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Greetings are important to many cultures in many languages, but Japan has its own unique set of greetings and rules to go with it. Some of the usage and meanings may be different from what you’re used to, but it’s best to learn what to say at each occasion to master Japanese etiquette.
Don’t worry, we’ll take you through the basics of Japanese greetings.
The word aisatsu (挨拶) means “greeting” in Japanese, however, it’s more than just “hello.”
In many western cultures, greetings are saying hello, smiling or a slight nod to people you know. In Japan though, aisatsu is very important and is taught from early childhood. For example, it’s not uncommon for school kids to greet every passing student of a higher grade in a sign of respect. Also important in the workplace, greetings can create a positive working environment and promote communication between coworkers.
Another interesting thing to note is that handshaking is not as common and bowing is much more prevalent as a custom.
Because of the importance of greetings in the Japanese culture, it should be one of the first things you learn when learning Japanese, in addition to characters.
Let’s learn some of the most common and important greetings in Japanese!
This roughly translates to “good morning,” and is used typically in the morning hours until before noon. The word “morning” is not included in the phrase, however, the base word is hayai (早い), which means “early.”
You can leave out the gozaimasu for close friends and family for a more casual greeting, but use the full phrase to greet those outside of your circle of acquaintances and those more senior than you. In some businesses, it’s customary to say ohayō gozaimasu at any hour, even in the evening, when you are first clocking in or greeting someone for the first time that day.
Probably the most well-known Japanese greeting, konnichiwa roughly translates as “hello,” and can be used at any hour, though most commonly used during the day time between 11 a.m. and 5 p.m. Literally meaning “today,” or more originally, “the sun,” it makes sense to use it while the sun is up.
Konnichiwa can be used in just about every situation with anyone. Among friends, you may use more casual greetings such as “hey” or “yo,” similar to English greetings, however, the more casual greetings should only be used with family and friends you are close to. To be on the safe side, use konnichiwa — can’t go wrong with that!
After around 6 p.m. or sunset, you can use konbanwa, which roughly translates to “good evening,” but literally means “tonight.” In contrast to konnichiwa, konbanwa sounds more formal, and most people don’t use it with their close acquaintances.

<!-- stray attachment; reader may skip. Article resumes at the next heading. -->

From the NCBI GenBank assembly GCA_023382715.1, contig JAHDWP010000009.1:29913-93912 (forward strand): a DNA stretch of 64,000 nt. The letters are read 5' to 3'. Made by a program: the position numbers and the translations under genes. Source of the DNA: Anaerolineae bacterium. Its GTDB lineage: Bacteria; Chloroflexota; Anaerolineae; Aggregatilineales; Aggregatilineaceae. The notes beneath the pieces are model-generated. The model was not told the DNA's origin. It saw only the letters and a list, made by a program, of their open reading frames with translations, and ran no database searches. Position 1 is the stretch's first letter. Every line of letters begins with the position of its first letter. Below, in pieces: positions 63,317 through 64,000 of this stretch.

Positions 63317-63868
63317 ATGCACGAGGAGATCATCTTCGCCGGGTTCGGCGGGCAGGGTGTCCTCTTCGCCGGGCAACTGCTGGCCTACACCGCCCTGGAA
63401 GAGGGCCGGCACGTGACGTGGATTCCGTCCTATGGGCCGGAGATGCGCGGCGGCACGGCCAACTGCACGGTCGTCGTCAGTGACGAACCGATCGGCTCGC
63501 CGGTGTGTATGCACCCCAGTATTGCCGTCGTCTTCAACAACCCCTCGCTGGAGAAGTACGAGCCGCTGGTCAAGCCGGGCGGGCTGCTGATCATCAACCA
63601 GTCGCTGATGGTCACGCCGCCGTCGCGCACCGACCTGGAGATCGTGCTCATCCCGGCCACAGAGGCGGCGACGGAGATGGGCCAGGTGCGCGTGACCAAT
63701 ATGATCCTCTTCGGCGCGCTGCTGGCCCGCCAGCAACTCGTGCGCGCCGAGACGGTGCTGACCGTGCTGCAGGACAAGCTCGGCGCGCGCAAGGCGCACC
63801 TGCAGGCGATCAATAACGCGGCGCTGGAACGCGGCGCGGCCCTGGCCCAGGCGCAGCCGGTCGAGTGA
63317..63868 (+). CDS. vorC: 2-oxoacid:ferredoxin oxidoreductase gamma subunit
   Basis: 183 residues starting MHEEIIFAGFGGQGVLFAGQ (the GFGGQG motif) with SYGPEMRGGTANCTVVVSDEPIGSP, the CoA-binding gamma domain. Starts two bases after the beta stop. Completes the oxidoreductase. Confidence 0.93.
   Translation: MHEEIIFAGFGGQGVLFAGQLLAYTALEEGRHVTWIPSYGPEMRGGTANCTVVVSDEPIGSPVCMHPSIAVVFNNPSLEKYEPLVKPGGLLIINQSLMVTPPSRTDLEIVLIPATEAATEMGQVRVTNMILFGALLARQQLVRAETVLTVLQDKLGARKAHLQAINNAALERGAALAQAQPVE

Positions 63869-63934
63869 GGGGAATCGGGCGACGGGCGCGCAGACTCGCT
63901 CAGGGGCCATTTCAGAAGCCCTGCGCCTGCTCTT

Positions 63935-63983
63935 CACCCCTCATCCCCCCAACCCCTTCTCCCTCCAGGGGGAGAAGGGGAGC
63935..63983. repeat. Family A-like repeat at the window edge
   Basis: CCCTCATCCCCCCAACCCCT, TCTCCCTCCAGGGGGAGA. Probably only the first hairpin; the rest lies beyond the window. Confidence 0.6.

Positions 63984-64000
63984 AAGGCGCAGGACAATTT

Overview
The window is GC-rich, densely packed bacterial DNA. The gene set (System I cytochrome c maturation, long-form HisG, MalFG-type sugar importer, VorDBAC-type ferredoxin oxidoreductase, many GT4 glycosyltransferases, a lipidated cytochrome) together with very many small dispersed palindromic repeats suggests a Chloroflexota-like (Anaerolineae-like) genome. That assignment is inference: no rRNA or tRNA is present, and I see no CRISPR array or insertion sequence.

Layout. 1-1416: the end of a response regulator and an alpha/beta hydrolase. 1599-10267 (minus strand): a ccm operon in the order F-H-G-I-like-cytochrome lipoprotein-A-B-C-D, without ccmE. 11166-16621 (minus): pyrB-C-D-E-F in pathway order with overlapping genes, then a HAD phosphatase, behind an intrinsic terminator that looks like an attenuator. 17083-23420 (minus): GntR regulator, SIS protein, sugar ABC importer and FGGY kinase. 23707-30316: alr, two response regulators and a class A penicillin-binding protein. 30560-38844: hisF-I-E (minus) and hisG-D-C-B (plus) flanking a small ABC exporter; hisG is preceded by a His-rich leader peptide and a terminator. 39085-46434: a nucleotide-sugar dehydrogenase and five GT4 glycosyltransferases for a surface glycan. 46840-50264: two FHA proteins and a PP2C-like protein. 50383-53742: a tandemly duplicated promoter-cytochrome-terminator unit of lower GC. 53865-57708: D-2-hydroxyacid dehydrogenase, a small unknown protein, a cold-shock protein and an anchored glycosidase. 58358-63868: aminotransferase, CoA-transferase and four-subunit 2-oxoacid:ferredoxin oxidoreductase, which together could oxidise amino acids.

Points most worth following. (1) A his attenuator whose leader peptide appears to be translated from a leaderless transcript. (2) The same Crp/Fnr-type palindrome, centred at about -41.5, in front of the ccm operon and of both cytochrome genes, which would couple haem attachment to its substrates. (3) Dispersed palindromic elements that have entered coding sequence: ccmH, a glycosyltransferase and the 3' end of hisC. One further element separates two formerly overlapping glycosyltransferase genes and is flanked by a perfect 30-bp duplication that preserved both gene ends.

This literally means something close to “please rest,” or “have a good rest,” but is used to mean “good night.”
Contrary to popular image, sayōnara is not used that often either, literally meaning “if it is so.” Even rarer these days is gokigenyō, meaning “farewell,” which used to be used together with sayōnara until around the Edo period, to mean “if it is so, farewell,” as a complete greeting. Around the Meiji period, men started to drop the latter and say sayōnara only, while women would respond, gokigenyō. Around the Showa period, many women also started preferring sayōnara, and gokigenyō is not as commonly used today.
Among friends, more commonly heard are bye-bye (バイバイ), jaane (じゃあね), dewa (では) or mata ne (またね). Mata ne (またね) simply means “see you (again),” so to say “see you tomorrow” or “see you next week,” you can say, mata ashita (また明日) or mata raishū (また来週).
The Japanese have greetings specific for when someone leaves the house or office, which may be a new concept to English-speakers. The person who leaves says, ittekimasu, literally “I’ll go and come back,” whereas the person staying says itterasshai, literally “please go and come back.” These are used daily but only at the home or office or somewhere the people are based, since it only makes sense when they will go and come back.
There is also a similar exchange when returning home or to the office. The returning person says, tadaima or tadaima modorimashita, literally “I have come back now.” The person welcoming him/her back says, okaeri, or okaerinasai, to mean “welcome back.
There is one particular greeting used only on the phone. The origin lies in the verb mōsu (申す), a polite form used for oneself of the verb iu (言う), “to say.” You will often hear moshimoshi on the phone at the beginning of a conversation, to make sure both parties can hear the line.
However, a more polite way to answer the phone today is hai (はい) or “yes,” followed by your name or your company and your name, when you are taking business calls.
Similar to in-person meetings, a business caller will most often say, osewa ni natte orimasu (お世話になっております) to show appreciation for the relationship.
This is probably the most commonly used greeting in the workplace, but is quite difficult to translate. The origin verb tsukareru (疲れる) means “to get tired.” It’s generally used as a sign of recognition for hard work and mutual support and is thus usually said after work.
One of the first greetings you hear or see at the airport in Japan may be yōkoso, to mean “welcome.”
In stores and restaurants, on the other hand, customers are greeted by an enthusiastic irasshaimase, which is a welcome that usually does not expect a response.
Etiquette and manners are very valued in Japanese society and culture. Whether you’re a tourist, student or worker, one of the first steps to living in Japan is to familiarize yourself with language and culture. Now that you’ve learned some of the basic greetings in Japan, be sure to use these at various occasions in Japan!
For more information about Japanese language and culture, keep following our Go! Go! Nihon blog.
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